See more from this Session: Research Symposium Contest Oral Session II
Catherine Kobylinski, Cristine LS. Morgan, Y. Ge, C. Tom Hallmark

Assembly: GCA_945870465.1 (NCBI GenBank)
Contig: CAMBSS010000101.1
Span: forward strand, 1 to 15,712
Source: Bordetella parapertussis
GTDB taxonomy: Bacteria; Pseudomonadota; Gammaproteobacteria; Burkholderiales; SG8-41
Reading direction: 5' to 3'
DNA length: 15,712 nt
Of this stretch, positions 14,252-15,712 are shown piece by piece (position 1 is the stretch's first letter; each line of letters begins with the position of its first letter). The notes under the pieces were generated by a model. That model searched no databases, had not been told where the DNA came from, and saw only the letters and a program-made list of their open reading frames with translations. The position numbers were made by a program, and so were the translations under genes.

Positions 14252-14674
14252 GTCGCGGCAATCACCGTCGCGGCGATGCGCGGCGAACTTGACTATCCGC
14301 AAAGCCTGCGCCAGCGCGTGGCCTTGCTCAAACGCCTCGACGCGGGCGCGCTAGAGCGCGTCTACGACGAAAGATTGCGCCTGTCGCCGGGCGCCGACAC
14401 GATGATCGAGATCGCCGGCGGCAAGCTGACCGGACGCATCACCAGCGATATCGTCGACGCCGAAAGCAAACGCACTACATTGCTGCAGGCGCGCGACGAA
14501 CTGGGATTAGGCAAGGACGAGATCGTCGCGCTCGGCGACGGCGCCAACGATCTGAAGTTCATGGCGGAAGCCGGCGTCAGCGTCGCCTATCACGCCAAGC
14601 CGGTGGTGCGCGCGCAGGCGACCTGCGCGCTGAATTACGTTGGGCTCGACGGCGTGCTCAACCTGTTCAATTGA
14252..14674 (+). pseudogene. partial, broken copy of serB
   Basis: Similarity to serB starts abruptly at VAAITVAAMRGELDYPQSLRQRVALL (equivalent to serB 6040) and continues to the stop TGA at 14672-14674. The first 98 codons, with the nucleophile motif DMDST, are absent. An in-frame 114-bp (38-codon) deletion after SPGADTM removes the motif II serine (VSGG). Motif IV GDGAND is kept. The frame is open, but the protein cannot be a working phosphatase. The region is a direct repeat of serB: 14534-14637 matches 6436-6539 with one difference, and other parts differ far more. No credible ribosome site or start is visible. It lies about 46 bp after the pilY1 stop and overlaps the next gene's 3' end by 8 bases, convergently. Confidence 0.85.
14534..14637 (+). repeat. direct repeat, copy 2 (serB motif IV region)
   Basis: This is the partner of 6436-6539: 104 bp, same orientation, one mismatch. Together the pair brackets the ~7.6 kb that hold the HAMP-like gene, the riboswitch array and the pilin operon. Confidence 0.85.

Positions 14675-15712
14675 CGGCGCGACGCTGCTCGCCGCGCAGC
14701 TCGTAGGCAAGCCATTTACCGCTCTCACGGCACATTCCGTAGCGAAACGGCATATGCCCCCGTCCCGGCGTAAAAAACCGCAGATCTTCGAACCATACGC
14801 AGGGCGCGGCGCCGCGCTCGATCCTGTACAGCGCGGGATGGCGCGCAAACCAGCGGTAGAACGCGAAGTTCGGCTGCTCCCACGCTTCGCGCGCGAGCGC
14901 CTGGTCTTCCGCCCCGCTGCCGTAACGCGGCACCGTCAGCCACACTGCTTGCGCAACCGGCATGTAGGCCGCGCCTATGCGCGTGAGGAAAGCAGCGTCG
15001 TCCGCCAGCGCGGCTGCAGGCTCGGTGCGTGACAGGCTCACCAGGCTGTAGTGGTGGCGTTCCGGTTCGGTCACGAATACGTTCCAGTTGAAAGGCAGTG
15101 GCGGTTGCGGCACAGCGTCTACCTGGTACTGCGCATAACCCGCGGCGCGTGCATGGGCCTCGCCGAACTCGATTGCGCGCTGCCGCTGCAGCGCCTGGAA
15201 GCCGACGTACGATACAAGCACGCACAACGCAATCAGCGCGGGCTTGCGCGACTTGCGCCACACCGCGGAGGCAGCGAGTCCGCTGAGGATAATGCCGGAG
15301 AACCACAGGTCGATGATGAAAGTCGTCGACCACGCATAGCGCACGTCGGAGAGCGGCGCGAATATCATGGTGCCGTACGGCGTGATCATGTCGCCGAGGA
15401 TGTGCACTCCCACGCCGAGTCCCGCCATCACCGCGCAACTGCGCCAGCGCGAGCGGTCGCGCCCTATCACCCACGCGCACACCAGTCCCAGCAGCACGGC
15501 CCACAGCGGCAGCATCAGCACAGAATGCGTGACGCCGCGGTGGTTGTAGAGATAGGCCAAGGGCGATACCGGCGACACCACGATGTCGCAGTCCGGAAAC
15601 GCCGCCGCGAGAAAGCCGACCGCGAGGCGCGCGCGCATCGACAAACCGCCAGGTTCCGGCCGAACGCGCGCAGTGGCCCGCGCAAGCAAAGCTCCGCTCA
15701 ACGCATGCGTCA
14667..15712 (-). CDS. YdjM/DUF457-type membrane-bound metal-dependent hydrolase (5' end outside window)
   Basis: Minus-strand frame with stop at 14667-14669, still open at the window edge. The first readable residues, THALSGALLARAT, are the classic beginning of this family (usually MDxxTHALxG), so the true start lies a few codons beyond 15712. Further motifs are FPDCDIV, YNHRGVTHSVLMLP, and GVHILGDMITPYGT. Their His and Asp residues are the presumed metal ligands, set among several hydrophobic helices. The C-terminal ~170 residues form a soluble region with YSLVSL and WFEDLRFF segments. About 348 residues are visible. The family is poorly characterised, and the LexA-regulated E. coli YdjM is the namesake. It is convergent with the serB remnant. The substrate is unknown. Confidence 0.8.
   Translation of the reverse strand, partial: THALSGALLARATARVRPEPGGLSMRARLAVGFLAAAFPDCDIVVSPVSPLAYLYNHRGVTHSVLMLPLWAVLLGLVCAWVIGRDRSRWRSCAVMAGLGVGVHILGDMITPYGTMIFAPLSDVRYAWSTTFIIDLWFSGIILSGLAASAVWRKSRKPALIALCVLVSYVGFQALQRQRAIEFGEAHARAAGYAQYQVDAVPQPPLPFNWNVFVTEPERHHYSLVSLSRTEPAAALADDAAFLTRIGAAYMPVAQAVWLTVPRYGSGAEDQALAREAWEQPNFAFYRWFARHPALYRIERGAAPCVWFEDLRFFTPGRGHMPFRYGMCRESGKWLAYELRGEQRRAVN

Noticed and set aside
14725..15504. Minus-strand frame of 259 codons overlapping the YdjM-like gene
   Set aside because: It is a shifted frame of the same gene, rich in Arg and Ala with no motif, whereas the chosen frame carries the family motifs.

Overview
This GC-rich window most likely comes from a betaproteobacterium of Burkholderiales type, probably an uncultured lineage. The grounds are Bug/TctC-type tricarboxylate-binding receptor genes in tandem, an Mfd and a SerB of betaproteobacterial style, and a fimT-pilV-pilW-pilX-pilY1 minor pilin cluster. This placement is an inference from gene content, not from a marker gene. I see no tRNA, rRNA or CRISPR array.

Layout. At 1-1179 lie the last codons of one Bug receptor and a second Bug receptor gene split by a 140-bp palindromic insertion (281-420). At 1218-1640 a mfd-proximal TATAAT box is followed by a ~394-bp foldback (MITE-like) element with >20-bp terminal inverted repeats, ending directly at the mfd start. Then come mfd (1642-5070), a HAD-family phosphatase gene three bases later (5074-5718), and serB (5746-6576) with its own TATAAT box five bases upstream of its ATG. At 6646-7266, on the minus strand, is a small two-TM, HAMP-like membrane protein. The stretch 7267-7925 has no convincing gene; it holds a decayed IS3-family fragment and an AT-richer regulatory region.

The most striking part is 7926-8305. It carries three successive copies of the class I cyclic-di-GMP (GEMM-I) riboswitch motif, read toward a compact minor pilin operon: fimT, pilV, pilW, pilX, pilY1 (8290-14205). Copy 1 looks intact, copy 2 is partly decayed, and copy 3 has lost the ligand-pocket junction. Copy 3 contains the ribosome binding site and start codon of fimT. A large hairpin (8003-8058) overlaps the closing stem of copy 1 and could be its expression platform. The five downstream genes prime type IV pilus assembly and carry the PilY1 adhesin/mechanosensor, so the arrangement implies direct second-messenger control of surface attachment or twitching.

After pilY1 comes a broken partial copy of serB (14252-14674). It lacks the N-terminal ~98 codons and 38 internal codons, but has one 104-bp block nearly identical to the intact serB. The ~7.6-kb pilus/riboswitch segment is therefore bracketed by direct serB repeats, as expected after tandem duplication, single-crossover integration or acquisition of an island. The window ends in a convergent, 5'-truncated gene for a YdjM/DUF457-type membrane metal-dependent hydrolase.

Forensic soil characterization is an under-explored field in the forensic sciences. One aspect of forensic sciences is Locard’s Exchange Principle, which states that every contact leaves a trace. As soil characterization technology improves, applications of soil characterization to forensic soil science can be made to accurately identify whether a soil sample collected as evidence corresponds to samples collected at a crime scene. This research focuses on the use of visible near and infrared, diffuse reflectance spectroscopy (VNIR DRS) as a means to spectrally “fingerprint” soils. Our hypothesis is that VNIR spectra of soils from a crime scene are unique from other soils, even soils of the same soil series or mapping unit. If soil spectra from a crime scene are unique, this data can be used to accurately assess Locard’s Exchange Principle. To test this hypothesis, soil samples were collected within in a thirty-mile radius of a designated “crime scene” in the Brazos River floodplain near Texas A&M University. The crime scene is mapped as a Weswood silt loam (Udifluventic Haplustepts). Three other similar soil series were identified an collected, including Yahola fine sandy loam (Udic Ustifluvents), Ships clay, (Chromic Hapluderts) and Silawa fine sandy loam (Thermicultic Haplustalfs). Sixteen soil samples were collected from randomly located soil mapped Weswood, and eight soil samples were collected from Ships, twelve from Yahola and ten from Silawa (n=48). At the crime scene, an X-shaped sampling geometry was constructed, and along the X, surface soil samples were collected at 5-m intervals with a single sample being collected at the center of the X (n=17). The soil samples were air dried, ground to pass through a 2 mm sieve, and scanned with a VNIR spectroradiometer (350-2500 nm). Principle components analysis and linear discriminate analysis were used to deduce the uniqueness of the soil spectra between the four soil series and among the crime scene samples. PCA results, using the first three principal components, suggest the spectral properties of the crime scene soils were mostly unique with three other soil samples from Weswood and Yahola. Of nine crime scene soils removed from the training set to develop an LDA model, eight were correctly classified as belonging to the crime scene. VNIR fingerprinting of soils from a particular location is a promising technique for forensic soil science.